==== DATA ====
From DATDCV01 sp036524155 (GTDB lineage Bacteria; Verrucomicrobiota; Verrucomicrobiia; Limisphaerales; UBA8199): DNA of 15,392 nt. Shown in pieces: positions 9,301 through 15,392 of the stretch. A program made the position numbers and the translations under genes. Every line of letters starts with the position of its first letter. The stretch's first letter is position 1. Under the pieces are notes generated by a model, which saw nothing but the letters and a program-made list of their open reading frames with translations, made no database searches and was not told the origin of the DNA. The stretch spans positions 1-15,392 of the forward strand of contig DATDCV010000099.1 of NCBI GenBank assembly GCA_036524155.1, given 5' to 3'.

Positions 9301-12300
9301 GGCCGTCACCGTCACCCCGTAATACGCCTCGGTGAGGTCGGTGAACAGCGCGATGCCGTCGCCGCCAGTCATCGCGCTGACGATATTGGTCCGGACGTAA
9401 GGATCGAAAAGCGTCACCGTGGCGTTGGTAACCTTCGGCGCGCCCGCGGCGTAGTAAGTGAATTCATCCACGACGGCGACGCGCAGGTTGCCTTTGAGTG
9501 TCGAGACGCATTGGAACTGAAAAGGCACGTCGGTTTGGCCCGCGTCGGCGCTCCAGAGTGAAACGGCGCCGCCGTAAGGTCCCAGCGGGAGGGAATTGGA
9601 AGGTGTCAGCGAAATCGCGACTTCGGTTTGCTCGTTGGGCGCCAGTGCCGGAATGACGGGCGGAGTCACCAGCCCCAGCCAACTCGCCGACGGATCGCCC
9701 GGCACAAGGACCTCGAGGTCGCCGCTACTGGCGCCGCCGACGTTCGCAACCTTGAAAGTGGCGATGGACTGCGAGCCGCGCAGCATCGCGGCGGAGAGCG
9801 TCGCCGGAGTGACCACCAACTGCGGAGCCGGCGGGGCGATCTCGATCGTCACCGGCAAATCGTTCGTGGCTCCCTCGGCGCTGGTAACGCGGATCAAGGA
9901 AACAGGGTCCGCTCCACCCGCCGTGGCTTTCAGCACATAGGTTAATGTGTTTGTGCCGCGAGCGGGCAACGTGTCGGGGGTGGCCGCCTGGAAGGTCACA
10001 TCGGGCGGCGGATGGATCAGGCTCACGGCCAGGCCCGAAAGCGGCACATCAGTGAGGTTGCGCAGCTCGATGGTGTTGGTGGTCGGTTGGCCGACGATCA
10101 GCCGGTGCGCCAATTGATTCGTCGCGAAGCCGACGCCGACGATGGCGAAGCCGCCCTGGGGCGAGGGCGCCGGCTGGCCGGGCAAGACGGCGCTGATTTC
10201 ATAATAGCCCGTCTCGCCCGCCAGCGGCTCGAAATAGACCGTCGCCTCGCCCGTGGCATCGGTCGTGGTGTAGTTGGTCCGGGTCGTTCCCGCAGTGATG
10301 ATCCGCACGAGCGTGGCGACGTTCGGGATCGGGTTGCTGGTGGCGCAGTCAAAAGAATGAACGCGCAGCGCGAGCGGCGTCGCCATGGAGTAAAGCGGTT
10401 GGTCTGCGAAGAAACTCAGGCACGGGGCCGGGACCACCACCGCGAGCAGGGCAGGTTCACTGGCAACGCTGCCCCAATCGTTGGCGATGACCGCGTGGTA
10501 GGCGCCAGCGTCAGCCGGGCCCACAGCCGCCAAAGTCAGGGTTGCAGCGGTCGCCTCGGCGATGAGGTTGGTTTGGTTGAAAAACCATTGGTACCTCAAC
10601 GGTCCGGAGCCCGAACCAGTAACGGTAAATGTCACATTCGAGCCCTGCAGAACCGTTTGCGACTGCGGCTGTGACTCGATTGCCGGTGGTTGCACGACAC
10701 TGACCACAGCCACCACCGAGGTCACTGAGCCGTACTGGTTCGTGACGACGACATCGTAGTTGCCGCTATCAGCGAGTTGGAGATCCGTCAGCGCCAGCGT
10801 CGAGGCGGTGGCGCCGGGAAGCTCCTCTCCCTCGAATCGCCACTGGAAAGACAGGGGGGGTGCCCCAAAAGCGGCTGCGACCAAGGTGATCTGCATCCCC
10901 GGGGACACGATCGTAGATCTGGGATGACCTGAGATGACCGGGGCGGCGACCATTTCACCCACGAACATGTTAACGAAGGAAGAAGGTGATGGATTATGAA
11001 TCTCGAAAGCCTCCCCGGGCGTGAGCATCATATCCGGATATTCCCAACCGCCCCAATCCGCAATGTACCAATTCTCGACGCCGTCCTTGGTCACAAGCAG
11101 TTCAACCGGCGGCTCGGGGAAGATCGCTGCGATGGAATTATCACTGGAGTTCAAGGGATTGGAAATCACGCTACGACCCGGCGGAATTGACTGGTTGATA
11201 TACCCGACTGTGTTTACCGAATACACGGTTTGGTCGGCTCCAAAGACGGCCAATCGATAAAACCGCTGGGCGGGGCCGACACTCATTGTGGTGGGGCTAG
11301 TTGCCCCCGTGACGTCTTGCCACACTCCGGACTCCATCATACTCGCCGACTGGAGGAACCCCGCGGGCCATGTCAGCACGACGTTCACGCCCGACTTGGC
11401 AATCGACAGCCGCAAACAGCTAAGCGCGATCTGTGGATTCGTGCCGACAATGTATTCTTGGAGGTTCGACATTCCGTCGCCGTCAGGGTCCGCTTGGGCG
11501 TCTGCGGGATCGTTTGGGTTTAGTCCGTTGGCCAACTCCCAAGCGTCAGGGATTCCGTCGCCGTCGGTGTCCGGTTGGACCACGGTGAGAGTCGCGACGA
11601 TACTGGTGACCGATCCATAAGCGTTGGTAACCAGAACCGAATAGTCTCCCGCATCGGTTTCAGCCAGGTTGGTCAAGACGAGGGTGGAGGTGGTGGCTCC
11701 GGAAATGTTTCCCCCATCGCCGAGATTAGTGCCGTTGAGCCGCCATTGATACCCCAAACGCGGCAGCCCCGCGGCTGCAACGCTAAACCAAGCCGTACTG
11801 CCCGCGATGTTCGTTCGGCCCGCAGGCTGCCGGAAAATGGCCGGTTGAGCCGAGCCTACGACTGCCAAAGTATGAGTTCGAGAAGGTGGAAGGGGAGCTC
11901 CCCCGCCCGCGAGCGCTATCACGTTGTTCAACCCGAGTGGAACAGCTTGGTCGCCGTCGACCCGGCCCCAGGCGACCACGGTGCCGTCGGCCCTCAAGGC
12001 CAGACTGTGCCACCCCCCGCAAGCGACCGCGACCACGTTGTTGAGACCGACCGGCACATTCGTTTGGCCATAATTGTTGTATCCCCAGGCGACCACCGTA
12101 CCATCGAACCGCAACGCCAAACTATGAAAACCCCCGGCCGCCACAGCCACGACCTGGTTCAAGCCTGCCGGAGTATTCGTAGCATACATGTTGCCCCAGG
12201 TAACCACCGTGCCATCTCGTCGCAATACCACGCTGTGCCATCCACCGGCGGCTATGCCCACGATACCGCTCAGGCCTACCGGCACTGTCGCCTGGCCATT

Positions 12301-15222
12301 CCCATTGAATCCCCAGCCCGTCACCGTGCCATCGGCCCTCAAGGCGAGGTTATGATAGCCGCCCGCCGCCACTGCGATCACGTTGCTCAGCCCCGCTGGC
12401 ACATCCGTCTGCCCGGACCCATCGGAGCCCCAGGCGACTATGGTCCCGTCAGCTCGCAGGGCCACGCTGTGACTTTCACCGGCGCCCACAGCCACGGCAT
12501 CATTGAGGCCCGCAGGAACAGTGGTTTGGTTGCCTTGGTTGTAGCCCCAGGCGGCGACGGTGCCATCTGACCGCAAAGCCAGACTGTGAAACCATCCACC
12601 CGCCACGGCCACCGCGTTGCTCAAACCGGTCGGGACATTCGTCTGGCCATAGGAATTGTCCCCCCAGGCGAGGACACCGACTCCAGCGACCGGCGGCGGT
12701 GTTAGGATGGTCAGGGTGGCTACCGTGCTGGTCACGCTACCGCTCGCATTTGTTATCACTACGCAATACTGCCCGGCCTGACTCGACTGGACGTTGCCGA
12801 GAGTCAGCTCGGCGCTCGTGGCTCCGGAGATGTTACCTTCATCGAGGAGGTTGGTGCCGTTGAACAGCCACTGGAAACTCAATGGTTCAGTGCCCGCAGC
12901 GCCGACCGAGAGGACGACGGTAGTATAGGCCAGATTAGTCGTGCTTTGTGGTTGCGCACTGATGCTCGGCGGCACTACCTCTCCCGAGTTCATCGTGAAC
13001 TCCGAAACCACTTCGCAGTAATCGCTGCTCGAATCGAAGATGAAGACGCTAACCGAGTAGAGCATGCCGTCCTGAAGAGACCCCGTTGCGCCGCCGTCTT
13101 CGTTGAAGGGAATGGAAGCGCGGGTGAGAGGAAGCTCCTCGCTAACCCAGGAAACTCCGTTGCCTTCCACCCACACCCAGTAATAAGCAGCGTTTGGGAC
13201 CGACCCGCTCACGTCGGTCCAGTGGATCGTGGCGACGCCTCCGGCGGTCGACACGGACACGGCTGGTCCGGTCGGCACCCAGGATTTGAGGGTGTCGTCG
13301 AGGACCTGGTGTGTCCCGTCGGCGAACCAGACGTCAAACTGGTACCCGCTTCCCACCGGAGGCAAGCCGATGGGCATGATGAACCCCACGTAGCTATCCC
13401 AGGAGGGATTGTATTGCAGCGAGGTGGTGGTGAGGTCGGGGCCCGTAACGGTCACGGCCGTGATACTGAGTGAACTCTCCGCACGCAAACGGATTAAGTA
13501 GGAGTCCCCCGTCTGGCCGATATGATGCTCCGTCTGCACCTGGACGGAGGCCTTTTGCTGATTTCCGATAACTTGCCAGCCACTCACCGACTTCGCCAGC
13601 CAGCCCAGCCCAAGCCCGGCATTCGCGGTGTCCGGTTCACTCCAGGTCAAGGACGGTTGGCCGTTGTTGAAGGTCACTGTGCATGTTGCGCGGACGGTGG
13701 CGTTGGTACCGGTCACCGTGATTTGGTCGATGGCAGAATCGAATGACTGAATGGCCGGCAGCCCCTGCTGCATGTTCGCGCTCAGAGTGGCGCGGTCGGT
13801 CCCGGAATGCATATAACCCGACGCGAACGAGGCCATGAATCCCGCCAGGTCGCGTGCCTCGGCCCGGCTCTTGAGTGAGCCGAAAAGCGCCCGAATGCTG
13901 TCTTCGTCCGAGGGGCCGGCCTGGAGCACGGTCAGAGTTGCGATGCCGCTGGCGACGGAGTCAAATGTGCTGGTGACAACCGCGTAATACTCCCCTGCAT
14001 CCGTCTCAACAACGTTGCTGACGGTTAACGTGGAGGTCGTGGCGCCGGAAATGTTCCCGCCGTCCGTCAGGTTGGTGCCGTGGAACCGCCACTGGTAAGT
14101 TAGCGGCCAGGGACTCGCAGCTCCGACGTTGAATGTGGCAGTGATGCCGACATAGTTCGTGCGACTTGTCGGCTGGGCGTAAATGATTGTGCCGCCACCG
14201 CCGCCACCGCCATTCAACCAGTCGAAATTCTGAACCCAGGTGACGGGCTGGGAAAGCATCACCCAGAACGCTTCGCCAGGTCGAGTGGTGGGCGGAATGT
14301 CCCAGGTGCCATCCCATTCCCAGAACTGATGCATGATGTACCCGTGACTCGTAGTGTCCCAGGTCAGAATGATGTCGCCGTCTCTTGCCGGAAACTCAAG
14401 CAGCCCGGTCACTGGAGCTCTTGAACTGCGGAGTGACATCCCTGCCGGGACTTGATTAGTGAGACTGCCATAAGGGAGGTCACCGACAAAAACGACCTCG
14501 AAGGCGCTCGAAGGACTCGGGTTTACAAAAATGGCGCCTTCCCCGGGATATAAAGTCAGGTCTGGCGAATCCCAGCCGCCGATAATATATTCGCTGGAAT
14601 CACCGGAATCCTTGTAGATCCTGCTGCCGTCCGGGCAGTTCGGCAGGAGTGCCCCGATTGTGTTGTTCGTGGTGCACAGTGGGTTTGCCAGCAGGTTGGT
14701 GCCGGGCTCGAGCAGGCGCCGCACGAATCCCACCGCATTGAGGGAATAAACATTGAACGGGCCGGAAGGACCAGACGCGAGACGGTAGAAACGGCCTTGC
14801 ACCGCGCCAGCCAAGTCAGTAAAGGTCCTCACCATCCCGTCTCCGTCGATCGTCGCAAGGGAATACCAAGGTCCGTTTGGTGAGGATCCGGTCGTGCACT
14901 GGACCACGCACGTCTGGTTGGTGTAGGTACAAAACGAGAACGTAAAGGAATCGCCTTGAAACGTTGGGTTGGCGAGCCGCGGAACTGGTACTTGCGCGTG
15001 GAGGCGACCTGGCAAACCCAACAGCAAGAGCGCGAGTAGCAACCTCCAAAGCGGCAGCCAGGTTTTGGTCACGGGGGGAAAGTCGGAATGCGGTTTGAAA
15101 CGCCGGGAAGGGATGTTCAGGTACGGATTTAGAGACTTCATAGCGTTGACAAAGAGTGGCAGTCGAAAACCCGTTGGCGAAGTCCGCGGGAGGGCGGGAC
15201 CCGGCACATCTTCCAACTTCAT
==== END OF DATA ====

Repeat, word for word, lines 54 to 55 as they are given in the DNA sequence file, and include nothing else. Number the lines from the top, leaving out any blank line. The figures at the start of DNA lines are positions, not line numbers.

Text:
14301 CCCAGGTGCCATCCCATTCCCAGAACTGATGCATGATGTACCCGTGACTCGTAGTGTCCCAGGTCAGAATGATGTCGCCGTCTCTTGCCGGAAACTCAAG
14401 CAGCCCGGTCACTGGAGCTCTTGAACTGCGGAGTGACATCCCTGCCGGGACTTGATTAGTGAGACTGCCATAAGGGAGGTCACCGACAAAAACGACCTCG